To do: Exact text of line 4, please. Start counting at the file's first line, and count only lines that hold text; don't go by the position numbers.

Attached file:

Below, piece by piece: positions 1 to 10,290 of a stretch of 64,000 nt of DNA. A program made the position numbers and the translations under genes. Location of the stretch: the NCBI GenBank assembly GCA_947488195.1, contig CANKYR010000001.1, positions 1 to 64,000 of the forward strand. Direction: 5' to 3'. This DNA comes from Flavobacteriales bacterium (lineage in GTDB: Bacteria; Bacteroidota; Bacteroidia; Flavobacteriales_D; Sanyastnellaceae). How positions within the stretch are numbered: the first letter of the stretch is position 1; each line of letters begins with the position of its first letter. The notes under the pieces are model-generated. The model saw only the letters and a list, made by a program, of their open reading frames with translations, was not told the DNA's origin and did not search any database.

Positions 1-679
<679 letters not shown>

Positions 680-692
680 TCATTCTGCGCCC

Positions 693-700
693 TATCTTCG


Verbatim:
Positions 680-692